ChefsCycle raises funds through dinners, events; last year $1 million raised

COURTESY PHOTO - Drink a Sack Lunch Ale, donate online or buy tickets to one of the special events local chefs are holding this month to support their 300-mile fundraising bike ride to end hunger. Most days, Jason French spends his time butchering pigs or playing with his wood-fired oven at Ned Ludd, the rustic American restaurant on Northeast Martin Luther King Boulevard.

When he's not in the kitchen, he's out burning rubber on two wheels, logging training miles in the cold and rain to raise money for a good cause.

French — along with more than a dozen other Portland chefs and members of the culinary community — is part of a 300-mile bike ride benefiting No Kid Hungry, a Washington, D.C.-based nonprofit that seeks to end childhood hunger.

The team, called Sack Lunch, has raised $21,400 of $55,000 needed before their May 16-18 ride. They're holding a series of benefit dinners and bike rides this month and next to meet their goal. ChefsCycle's overall goal is to raise $2 million.

"I love it because — like anything that you do that requires physical exertion, the more you do it and better you get at it, the better it feels," says French, who fell in love with cycling as a teenager in New York City.

In the late 1980s and '90s he got into mountain biking, and then turned it into a commuter bike, using it mainly for transportation rather than recreation.

COURTESY PHOTO - Local chefs have been working with Jason French of Ned Ludd on various efforts to raise awareness of the hunger crisis in Oregon and across the U.S. 
Seven years ago, French moved to Portland and caught bike fever.

"My friend had an extra bike, a carbon fiber Canondale," he recalls. "I'd been a huge fan of road racing and road cycling. I love the story and grit behind cycling, what it meant — soul searching. Also I'm a total Europhile."

More and more pieces of his life kept spurring his passion for cycling, including being friends with Chris King, the elite cycling brand based in Portland.

French says in a typical year, he's like most fair-weather riders, laying low in the winter and coming out in the spring and summer. However, he and his teammates started talking about ChefsCycle last fall, and have been trying to push their training miles.

Along with French, other riders include some of Portland's most prolific chefs, such as Rick Gencarelli, chef/owner of Lardo, Grassa and Beer Belly; and John Gorham, of Toro Bravo, Mediterranean Exploration Company, Tasty n' Sons, Tasty n' Alder and Plaza del Toro.

Also on the team is Chris DiMinno, chef at Jackrabbit, the new restaurant in the Hilton Portland set to open this month; Colin Howard, education director at Multnomah Whiskey Library; Matt Christianson, executive chef of Urban Farmer at The Nines; Krista Anderson, merchandiser at New Seasons Market; and Anna Abatzoglou, brewer at Rogue Ales, among others.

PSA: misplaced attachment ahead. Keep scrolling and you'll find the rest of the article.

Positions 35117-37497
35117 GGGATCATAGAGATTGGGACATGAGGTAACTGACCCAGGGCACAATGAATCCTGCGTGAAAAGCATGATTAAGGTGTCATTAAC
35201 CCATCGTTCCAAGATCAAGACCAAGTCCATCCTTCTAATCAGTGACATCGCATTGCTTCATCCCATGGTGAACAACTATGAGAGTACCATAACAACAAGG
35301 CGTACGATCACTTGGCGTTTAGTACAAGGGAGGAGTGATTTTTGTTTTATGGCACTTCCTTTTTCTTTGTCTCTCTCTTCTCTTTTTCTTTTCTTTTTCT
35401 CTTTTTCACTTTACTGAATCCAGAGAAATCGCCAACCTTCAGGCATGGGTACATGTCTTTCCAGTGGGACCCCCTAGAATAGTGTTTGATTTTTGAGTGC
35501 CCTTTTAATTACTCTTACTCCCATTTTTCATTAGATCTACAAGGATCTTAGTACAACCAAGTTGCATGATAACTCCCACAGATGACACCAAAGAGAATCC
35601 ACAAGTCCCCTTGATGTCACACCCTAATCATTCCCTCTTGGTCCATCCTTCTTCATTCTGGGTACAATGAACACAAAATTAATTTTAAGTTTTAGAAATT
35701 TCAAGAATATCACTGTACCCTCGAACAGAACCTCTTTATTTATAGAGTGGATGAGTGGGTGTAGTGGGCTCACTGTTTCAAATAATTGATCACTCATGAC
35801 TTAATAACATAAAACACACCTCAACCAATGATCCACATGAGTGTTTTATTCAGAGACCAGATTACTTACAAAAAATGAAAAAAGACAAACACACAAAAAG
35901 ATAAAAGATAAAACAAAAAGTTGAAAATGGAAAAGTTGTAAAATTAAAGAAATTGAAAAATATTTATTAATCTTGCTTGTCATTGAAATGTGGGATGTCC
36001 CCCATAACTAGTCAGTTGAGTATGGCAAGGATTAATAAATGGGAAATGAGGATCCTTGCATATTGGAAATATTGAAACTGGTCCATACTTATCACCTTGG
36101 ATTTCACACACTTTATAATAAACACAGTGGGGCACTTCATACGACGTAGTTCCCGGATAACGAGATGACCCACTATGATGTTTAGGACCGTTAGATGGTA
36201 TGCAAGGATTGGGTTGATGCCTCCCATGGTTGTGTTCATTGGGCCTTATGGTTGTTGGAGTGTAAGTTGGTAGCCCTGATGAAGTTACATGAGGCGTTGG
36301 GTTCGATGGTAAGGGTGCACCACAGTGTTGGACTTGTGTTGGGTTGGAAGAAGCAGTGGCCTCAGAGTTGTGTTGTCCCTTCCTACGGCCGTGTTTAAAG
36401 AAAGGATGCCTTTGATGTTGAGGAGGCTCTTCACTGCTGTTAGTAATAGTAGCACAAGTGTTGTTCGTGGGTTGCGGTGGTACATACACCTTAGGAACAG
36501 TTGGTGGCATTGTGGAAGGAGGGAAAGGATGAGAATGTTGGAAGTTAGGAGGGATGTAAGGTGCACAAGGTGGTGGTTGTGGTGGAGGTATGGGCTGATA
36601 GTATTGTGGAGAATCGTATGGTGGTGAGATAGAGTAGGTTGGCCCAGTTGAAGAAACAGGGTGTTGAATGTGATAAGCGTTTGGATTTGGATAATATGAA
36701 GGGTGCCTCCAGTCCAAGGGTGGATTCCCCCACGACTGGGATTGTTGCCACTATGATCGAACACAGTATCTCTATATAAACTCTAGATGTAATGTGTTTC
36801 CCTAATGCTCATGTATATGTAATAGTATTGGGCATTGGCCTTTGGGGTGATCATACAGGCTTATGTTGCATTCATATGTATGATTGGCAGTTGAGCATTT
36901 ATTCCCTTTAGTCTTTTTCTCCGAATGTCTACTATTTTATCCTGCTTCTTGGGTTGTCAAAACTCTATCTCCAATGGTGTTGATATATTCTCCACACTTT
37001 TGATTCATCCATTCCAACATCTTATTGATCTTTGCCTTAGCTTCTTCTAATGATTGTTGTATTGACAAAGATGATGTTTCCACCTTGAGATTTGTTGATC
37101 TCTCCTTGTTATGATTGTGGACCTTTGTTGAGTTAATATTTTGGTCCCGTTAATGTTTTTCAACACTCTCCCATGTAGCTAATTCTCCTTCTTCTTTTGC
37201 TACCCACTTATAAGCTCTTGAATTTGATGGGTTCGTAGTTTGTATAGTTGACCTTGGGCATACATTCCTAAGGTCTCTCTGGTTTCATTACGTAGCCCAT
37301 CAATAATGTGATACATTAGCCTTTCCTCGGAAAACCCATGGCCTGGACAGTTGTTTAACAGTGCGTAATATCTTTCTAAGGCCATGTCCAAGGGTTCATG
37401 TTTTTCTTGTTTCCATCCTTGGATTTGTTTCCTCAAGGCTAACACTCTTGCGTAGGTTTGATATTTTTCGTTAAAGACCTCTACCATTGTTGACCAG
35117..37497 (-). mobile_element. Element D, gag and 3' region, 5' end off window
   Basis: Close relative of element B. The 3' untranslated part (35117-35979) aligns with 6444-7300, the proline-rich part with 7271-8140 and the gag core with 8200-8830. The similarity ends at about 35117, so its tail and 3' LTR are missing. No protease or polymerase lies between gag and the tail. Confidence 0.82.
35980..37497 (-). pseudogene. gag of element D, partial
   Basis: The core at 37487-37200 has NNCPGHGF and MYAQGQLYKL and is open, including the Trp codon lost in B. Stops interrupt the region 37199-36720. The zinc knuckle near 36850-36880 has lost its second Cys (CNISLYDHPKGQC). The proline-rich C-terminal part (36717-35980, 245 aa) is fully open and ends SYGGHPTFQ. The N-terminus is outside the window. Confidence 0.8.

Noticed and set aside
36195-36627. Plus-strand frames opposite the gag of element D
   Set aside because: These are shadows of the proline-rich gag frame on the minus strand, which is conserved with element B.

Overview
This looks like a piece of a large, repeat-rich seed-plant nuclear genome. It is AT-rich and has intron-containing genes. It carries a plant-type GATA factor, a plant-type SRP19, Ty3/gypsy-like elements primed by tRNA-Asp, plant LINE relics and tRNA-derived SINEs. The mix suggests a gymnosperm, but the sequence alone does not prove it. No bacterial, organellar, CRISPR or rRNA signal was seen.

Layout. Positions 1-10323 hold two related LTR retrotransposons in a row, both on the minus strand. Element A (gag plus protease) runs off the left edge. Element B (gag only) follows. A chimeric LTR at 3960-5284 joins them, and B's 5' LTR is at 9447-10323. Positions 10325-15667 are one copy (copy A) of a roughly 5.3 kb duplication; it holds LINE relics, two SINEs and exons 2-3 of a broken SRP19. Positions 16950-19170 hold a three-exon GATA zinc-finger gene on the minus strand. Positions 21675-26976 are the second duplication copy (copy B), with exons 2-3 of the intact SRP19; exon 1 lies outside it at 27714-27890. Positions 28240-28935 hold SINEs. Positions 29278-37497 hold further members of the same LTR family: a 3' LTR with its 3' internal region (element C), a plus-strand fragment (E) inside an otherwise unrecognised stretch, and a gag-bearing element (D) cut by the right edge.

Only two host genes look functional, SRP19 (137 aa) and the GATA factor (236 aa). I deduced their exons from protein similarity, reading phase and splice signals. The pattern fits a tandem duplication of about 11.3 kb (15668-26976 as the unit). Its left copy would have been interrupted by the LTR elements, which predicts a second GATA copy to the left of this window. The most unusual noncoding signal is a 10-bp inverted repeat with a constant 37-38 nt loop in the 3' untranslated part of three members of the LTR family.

Rogue is dedicating a dollar to the cause from every pint of a new brew, Sack Lunch Ale, on tap at bars and restaurants around Portland through next month.

Interest in this year's ride spread from Anderson's ChefsCycle ride last year. French says Sack Lunch is composed of riders of all skill levels who care deeply about the cause.

COURTESY PHOTO - ChefsCycle, now in its third year, raised $1 million last year for No Kid Hungry.One in five children in the U.S. faces hunger, a rate that's mirrored in Oregon as well.

ChefsCycle is now in its third year; last year, the 124 participating chefs raised $1 million for No Kid Hungry, which leverages each dollar of funds to feed a child 10 meals.

Locally, you can support the effort by drinking a pint of Sack Lunch Ale, a brew created by Rogue Ales. Proceeds go to support the team; find the beer at Jackrabbit, Urban Farmer, Hop City, Lardo, Beer O Clock, Rogue Hall, Rogue Eastside Pub & Pilot Brewery, and Rogue Public House.

Sack Lunch isn't the only Portland team participating in the ChefsCycle effort.

Another team includes representatives from Stumptown Coffee and Jacobsen Salt.

But French isn't concerned.

"With chefs, it's never a competition, always a competition," he jokes. "We haven't started the full-on smack talk, but engaged in all sorts of friendly jabs ... Everyone's big on talk out of the gate, then we'll all be suffering out on the ride."

Upcoming benefit dinners to support Portland ChefsCycle team Sack Lunch:

April 13 — 6:30 p.m. lamb dinner at Elder Hall (event space at Ned Ludd) for 36 people; five courses, each by a different chef; $125 per person; tickets at

April 20 — Cocktail event at Multnomah Whiskey Library, with $11 Sack Lunch-inspired cocktails.

April 23 — 9 a.m. brunch bike ride to Sauvie Island and back, starting and ending at Elder Hall; brunch at noon; $45 per person; tickets at

For details:

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